Biba Schutz: Susan, I wish I had legs like Tina’s—thank you!
Supporting myself as a full-time studio jeweler is a commitment. I make multiples and one-of-a-kind pieces. I work with galleries, as well as craft and design retailers. The first seven years, I did wholesale sales only. I could not support myself doing only wholesale galleries/stores, and I don’t think I could now. The fairs are hard work, and often a distraction from my studio practice, but meeting and knowing some of my collectors have been very rewarding, as well as an opportunity to make great friendships. I make jewelry that is worn on the body. Seeing the reaction of collectors, getting their emotional support, and forming relationships are all enriching, and I think it helps me with continually making new work. I currently do one wholesale fair and four retail fairs a year. I do not sell online. I could not be a full-time studio jeweler without the support of the gallerists and collectors. I also have solo exhibits with one-of-a-kind work. Sienna Gallery is exclusively representing this current body of work.
I could not produce this amount of work on my own—I have two assistants who each work four days a week. My studio is in a commercial building in New York City, walking distance from my apartment.
Biba Schutz: No, being a jeweler sort of came through a journey. I am self-taught as a jeweler.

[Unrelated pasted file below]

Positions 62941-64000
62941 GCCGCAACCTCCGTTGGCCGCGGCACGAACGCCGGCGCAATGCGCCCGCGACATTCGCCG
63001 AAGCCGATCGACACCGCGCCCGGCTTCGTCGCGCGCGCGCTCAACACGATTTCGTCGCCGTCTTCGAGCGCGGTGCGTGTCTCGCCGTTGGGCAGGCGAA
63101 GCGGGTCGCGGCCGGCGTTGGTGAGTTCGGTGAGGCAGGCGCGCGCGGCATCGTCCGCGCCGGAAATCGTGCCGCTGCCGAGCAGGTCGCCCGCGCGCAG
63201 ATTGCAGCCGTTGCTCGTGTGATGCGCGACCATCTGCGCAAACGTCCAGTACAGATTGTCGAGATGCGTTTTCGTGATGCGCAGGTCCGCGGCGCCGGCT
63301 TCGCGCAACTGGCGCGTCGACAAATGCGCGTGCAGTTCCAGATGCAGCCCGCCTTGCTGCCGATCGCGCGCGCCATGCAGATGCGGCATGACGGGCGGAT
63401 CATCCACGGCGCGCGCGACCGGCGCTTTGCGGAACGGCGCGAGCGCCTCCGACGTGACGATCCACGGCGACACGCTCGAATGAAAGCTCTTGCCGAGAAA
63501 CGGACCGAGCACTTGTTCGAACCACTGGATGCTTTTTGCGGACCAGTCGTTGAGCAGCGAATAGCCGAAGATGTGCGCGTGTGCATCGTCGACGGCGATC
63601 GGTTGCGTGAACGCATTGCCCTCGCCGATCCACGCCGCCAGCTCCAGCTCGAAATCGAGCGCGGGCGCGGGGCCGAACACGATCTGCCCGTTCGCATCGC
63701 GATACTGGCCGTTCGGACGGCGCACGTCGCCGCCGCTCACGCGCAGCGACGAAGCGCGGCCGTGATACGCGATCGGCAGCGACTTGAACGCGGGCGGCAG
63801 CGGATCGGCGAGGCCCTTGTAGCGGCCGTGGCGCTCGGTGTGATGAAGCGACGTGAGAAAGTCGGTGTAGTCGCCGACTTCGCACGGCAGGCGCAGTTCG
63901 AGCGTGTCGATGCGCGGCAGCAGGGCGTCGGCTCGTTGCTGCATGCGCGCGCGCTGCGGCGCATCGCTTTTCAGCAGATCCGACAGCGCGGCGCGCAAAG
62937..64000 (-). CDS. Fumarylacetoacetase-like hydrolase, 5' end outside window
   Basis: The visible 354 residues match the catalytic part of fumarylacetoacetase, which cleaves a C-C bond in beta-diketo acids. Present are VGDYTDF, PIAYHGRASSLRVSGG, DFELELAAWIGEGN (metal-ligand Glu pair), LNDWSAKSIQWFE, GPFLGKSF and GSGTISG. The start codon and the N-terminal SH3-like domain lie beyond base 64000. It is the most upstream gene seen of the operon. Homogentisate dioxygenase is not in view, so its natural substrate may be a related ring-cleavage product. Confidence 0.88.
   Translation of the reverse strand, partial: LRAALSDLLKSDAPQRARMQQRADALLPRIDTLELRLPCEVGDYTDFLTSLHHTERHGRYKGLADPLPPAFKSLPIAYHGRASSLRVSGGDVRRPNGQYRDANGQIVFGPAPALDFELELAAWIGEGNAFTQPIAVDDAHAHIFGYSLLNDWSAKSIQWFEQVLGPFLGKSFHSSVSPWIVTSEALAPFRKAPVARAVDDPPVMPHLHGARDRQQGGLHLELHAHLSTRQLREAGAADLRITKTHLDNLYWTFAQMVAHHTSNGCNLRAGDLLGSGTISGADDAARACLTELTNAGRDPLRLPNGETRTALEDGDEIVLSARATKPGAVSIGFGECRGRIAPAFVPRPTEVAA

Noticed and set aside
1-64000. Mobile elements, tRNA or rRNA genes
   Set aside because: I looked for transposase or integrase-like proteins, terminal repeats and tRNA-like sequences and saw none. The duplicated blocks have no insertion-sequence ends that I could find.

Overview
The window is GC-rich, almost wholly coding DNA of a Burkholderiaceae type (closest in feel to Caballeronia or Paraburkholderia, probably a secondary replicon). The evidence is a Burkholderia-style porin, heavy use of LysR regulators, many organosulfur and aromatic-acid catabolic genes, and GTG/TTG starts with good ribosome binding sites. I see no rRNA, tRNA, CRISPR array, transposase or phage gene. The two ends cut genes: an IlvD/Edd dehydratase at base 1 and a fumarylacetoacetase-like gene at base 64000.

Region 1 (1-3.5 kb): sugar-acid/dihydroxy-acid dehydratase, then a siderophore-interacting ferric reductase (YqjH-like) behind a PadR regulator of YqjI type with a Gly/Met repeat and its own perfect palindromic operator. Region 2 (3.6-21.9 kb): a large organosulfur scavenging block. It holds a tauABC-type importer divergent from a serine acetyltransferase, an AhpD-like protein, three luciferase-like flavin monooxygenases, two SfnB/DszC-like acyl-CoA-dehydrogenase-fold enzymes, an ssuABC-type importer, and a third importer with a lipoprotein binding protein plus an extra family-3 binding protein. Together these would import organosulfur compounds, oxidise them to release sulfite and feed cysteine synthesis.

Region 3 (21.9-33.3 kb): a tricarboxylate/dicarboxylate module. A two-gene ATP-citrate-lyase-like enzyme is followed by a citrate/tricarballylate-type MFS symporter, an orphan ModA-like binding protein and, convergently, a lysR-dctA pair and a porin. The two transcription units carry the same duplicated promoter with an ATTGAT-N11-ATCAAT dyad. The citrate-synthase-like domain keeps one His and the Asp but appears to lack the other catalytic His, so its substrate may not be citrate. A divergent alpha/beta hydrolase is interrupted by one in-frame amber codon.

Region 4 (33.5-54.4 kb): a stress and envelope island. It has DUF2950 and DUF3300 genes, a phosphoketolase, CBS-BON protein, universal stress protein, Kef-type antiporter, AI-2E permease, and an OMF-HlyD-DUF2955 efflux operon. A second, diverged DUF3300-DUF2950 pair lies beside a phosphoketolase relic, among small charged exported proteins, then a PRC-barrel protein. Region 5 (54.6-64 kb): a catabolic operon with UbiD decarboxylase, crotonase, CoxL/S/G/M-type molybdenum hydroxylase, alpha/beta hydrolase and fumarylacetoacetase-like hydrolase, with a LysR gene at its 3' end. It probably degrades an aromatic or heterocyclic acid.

My earliest recollections were that I was going to be an artist. I was going to live in a garret in Paris, be a painter, and live the bohemian life. As a child, I never colored in the lines, I always wanted to break the rules. I was allowed to draw all over my house as a child, between paint jobs and wallpapering … how great a canvas for a six-year-old. I went to school for fine arts and graphic design.
After college, I worked as a graphic designer. My eye, hand, and problem-solving skills were honed and have been an asset to my process. It was textiles that introduced to my current world of making.
What do you think is the role of jewelry in culture?
Biba Schutz: Jewelry is adornment, and adornment is one of the aspects defining culture and civilization. I think jewelry, just as any of the arts and commerce, is relevant in culture. Truly, time will really tell. Movements mark change … non-movements mark change. The role of jewelry is no different from any art form that shows an artist’s voice and reflects the times.
In reflection, if jewelry can instigate dialogue, emotion, and passion and mark its time, it represents culture.
Biba Schutz: There are many artists that I admire. I will be patriotic and stay with the USA, mostly my friends. To be a little more specific: Lola Brooks, Sondra Sherman, Kiff Slemmons, and Pat Flynn. There are three artists who no longer make jewelry but use a jeweler’s sensibility that I need to mention: Myra Mimlitsch-Gray, Sharon Church, and Lisa Gralnick.
What have you seen, heard, or read that you would like to recommend?
Biba Schutz: I am drawn to theater and performance art that explores the human condition—Shakespeare, Ionesco, Brecht—especially when the performance is contemporized or experimentally presented (these days, what was once experimental very quickly becomes accessible). I am always ready for Martha Clarke and the late Pina Bausch. I just started reading The Rise, by Sarah Lewis.